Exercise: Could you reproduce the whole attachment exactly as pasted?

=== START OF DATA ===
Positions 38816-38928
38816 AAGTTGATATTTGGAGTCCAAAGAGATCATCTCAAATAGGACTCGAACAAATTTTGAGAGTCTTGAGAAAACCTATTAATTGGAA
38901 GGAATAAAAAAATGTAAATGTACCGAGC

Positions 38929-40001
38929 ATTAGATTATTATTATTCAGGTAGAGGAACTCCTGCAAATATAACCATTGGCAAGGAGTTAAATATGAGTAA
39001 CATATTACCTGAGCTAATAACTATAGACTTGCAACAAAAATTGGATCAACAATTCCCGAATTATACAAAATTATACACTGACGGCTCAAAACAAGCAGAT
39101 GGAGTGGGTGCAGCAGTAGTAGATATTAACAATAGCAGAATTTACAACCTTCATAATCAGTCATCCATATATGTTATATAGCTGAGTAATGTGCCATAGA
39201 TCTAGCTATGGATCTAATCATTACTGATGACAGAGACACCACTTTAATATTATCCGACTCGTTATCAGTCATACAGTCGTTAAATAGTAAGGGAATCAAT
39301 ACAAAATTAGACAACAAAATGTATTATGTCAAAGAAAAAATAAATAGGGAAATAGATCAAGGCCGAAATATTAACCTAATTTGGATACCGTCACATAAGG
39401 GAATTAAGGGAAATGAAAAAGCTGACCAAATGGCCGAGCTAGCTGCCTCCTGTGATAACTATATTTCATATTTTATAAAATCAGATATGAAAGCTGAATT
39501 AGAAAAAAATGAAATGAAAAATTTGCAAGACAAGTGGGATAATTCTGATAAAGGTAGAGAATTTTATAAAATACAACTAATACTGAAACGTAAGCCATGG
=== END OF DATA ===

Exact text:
Positions 38816-38928
38816 AAGTTGATATTTGGAGTCCAAAGAGATCATCTCAAATAGGACTCGAACAAATTTTGAGAGTCTTGAGAAAACCTATTAATTGGAA
38901 GGAATAAAAAAATGTAAATGTACCGAGC

Positions 38929-40001
38929 ATTAGATTATTATTATTCAGGTAGAGGAACTCCTGCAAATATAACCATTGGCAAGGAGTTAAATATGAGTAA
39001 CATATTACCTGAGCTAATAACTATAGACTTGCAACAAAAATTGGATCAACAATTCCCGAATTATACAAAATTATACACTGACGGCTCAAAACAAGCAGAT
39101 GGAGTGGGTGCAGCAGTAGTAGATATTAACAATAGCAGAATTTACAACCTTCATAATCAGTCATCCATATATGTTATATAGCTGAGTAATGTGCCATAGA
39201 TCTAGCTATGGATCTAATCATTACTGATGACAGAGACACCACTTTAATATTATCCGACTCGTTATCAGTCATACAGTCGTTAAATAGTAAGGGAATCAAT
39301 ACAAAATTAGACAACAAAATGTATTATGTCAAAGAAAAAATAAATAGGGAAATAGATCAAGGCCGAAATATTAACCTAATTTGGATACCGTCACATAAGG
39401 GAATTAAGGGAAATGAAAAAGCTGACCAAATGGCCGAGCTAGCTGCCTCCTGTGATAACTATATTTCATATTTTATAAAATCAGATATGAAAGCTGAATT
39501 AGAAAAAAATGAAATGAAAAATTTGCAAGACAAGTGGGATAATTCTGATAAAGGTAGAGAATTTTATAAAATACAACTAATACTGAAACGTAAGCCATGG